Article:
First Dawn Freedom s Path Book 1

Then when my mother became ill, she would loan me books from her library. After I read each one, I wrote a report for her, and then we would discuss the book. She died several years ago, but she directed many of her books be given to me ...

Author: Judith Miller

Publisher: Baker Books

ISBN: 9781585587469

Category: Fiction

Page: 384

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Lured by the promise of "real" freedom and a new town to call their own, sharecroppers Ezekial Harban and his three daughters leave behind remnants of slavery in the war-torn south and set off for Nicodemus, Kansas. When they arrive, they are shocked to see that little of what they were promised actually exists. Many head back home, but Ezekial and his daughters are determined to build a new life in the stark territory. Dr. Boyle, a newly arrived doctor in neighboring Hill City, is called to deliver a baby in Nicodemus. He and his family are moved by the plight of the settlers there and vow to help. But the white pioneers of Hill City face problems, too. When the lives of these two families intersect, neither town will ever be the same. Freedom's Path Book 1.

Freedom Club Report

FREEDOM CLUB . . . Report VOLUME 13 NUMBER 12 DECEMBER 2000 When Did Marriage Become Controversial ? A book touting the benefits of marriage proves too controversial for Harvard University Press . A new book out makes a common sense A ...

Author:

Publisher:

ISBN: WISC:89082349523

Category: Christianity and politics

Page: 494

View: 358

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Freedom s Orphans

Freedom's Law helps us to understand the mindset of an influential liberal jurist, and we can read the book as a “phenomenology” of a certain idea of freedom. This comment applies especially to the essays on the Free Speech and Free ...

Author: David L. Tubbs

Publisher: Princeton University Press

ISBN: 9781400828074

Category: Political Science

Page: 248

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Has contemporary liberalism's devotion to individual liberty come at the expense of our society's obligations to children? Divorce is now easy to obtain, and access to everything from violent movies to sexually explicit material is zealously protected as freedom of speech. But what of the effects on the young, with their special needs and vulnerabilities? Freedom's Orphans seeks a way out of this predicament. Poised to ignite fierce debate within and beyond academia, it documents the increasing indifference of liberal theorists and jurists to what were long deemed core elements of children's welfare. Evaluating large changes in liberal political theory and jurisprudence, particularly American liberalism after the Second World War, David Tubbs argues that the expansion of rights for adults has come at a high and generally unnoticed cost. In championing new "lifestyle" freedoms, liberal theorists and jurists have ignored, forgotten, or discounted the competing interests of children. To substantiate his arguments, Tubbs reviews important currents of liberal thought, including the ideas of Isaiah Berlin, Ronald Dworkin, and Susan Moller Okin. He also analyzes three key developments in American civil liberties: the emergence of the "right to privacy" in sexual and reproductive matters; the abandonment of the traditional standard for obscenity prosecutions; and the gradual acceptance of the doctrine of "strict separation" between religion and public life.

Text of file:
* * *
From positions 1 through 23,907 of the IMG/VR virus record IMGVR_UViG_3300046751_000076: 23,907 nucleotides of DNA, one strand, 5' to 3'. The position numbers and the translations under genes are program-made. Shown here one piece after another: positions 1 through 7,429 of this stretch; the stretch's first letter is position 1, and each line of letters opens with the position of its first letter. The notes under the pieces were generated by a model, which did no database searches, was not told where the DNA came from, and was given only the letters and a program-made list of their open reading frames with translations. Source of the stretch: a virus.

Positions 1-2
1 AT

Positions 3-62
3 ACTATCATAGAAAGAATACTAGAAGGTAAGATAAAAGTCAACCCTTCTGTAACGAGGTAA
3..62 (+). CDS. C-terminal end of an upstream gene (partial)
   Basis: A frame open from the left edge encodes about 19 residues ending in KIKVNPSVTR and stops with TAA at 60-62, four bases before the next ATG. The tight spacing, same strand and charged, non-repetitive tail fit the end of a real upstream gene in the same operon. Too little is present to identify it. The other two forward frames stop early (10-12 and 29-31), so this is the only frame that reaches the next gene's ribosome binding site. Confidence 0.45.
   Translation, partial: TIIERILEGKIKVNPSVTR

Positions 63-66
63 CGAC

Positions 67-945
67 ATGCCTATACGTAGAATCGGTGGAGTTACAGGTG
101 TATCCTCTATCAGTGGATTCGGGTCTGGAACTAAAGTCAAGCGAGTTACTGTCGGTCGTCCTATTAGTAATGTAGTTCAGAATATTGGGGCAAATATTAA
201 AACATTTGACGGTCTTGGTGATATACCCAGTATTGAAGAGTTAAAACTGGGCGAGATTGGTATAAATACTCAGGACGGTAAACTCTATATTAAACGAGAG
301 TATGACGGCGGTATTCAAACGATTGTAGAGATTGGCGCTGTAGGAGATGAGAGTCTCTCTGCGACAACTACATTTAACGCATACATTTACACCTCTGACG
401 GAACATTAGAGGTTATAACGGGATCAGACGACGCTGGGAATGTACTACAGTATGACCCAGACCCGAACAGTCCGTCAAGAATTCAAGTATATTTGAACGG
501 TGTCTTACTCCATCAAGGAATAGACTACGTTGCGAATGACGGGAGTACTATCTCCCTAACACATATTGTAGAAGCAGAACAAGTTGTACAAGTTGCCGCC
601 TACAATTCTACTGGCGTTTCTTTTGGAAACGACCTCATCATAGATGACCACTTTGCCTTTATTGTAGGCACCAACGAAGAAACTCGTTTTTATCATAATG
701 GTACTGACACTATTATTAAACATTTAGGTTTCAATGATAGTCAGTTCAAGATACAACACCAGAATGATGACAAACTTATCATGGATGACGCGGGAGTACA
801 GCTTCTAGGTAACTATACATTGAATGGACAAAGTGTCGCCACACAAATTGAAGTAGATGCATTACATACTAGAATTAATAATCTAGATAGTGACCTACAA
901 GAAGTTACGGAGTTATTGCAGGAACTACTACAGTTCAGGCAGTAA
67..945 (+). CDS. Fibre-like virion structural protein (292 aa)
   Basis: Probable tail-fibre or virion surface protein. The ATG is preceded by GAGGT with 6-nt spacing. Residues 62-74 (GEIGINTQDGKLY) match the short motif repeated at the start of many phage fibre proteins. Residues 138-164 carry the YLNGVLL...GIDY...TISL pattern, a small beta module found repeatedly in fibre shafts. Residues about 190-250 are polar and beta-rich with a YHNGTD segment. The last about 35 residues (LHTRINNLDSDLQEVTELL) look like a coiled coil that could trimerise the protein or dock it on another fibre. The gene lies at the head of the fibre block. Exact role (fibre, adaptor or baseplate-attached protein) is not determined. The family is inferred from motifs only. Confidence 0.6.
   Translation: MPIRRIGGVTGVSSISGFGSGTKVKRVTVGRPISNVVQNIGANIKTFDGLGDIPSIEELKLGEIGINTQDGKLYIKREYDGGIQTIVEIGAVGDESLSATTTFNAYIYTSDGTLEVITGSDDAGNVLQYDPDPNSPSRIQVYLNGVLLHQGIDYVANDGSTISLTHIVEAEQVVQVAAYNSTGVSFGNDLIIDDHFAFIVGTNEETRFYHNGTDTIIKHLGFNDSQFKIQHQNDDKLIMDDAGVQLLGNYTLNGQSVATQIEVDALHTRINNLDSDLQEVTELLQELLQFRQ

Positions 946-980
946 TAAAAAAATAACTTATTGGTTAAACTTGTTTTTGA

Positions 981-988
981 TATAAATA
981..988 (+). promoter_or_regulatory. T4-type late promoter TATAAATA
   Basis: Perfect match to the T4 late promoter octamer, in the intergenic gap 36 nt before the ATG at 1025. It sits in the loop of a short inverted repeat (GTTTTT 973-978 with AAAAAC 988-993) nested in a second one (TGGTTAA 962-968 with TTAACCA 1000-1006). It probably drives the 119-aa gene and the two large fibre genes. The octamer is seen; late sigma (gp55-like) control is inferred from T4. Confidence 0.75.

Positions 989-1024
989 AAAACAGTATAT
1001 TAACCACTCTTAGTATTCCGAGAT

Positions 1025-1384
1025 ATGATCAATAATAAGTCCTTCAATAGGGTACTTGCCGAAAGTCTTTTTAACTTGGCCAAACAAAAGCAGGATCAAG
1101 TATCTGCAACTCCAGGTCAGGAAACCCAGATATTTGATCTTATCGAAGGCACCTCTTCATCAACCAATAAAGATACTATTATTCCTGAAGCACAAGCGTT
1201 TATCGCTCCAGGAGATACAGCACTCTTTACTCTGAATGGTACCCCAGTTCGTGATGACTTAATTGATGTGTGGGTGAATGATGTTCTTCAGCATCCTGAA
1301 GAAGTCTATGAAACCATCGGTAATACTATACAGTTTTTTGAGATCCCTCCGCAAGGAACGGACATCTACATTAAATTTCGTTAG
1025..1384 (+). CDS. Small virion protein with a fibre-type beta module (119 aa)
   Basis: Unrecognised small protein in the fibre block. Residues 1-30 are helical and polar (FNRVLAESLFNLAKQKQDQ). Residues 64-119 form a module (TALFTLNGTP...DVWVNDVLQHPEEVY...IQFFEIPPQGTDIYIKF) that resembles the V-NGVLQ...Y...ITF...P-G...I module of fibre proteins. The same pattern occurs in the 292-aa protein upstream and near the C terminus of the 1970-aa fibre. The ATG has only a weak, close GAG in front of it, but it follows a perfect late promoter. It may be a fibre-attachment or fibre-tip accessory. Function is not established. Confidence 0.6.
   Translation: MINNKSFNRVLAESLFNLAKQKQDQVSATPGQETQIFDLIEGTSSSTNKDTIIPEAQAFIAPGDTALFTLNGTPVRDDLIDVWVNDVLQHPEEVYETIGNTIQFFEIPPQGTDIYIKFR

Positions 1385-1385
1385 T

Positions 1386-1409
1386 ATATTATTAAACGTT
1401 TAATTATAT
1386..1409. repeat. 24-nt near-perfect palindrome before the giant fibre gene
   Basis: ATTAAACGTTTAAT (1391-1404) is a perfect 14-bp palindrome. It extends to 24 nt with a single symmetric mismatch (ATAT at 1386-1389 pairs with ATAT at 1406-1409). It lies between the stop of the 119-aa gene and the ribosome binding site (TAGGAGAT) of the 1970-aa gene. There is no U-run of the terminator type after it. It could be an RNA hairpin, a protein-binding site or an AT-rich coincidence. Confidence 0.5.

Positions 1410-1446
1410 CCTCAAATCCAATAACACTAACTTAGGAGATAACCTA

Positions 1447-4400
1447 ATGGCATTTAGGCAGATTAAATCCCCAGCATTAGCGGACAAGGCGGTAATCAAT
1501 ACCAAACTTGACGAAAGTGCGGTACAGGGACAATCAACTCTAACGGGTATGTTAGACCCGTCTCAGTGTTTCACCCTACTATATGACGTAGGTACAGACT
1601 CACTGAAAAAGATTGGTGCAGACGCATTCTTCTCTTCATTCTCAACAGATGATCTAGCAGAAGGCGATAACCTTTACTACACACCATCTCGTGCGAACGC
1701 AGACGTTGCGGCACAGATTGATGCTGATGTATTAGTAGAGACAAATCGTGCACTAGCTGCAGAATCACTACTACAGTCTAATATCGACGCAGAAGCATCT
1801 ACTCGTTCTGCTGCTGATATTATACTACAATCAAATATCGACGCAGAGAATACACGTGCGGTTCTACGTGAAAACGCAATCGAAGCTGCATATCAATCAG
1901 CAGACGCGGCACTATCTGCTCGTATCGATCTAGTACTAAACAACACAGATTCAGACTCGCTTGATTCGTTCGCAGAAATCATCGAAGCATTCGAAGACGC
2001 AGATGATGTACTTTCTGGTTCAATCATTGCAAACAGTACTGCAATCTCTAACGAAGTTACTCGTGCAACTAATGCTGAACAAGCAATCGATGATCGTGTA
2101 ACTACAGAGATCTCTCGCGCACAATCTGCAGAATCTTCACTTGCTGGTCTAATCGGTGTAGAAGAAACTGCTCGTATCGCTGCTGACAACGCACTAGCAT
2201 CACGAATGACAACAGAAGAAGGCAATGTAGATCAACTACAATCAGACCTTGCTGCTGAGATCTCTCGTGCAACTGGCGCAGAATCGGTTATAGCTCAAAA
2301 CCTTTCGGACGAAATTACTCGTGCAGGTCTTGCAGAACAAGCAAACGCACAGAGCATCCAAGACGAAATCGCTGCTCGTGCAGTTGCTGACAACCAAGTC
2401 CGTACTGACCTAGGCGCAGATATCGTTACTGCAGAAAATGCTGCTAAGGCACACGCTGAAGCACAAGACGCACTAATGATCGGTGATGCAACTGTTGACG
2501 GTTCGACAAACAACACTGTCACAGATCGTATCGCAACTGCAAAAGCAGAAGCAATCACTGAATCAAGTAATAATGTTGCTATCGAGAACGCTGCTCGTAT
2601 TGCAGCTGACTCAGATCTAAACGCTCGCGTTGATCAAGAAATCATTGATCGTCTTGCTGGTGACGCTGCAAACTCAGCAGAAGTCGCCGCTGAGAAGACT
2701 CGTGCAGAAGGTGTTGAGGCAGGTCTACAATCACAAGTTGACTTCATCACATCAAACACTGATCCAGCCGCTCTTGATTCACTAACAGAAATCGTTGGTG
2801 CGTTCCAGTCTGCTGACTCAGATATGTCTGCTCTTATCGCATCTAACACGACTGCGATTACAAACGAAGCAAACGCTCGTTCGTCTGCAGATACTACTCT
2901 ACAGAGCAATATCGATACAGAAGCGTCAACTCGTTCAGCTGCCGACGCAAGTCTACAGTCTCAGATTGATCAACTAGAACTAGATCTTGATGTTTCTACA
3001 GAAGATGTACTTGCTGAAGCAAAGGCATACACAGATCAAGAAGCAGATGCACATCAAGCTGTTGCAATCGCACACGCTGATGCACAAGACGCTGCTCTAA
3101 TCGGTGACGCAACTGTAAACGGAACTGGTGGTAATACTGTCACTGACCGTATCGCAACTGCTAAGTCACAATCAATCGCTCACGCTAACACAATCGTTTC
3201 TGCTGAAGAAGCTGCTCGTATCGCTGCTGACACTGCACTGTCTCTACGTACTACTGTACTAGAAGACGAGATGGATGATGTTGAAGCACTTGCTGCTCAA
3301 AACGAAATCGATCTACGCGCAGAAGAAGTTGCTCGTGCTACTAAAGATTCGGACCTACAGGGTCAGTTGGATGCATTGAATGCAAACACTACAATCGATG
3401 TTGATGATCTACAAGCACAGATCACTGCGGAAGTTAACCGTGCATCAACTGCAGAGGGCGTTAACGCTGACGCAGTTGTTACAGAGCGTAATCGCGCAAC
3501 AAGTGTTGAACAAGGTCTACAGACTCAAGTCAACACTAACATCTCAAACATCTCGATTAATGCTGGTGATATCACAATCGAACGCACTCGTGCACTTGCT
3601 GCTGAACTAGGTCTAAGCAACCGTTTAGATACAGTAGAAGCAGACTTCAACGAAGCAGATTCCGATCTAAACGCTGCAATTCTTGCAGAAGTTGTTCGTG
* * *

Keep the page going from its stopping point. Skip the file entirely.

Freedom s Dominion

The scanning, uploading, and distribution of this book without permission is a theft of the author's intellectual property. If you would like permission to use material from the book (other than for review purposes), please contact ...

Author: Jefferson Cowie

Publisher: Hachette UK

ISBN: 9781541672819

Category: History

Page: 477

View: 685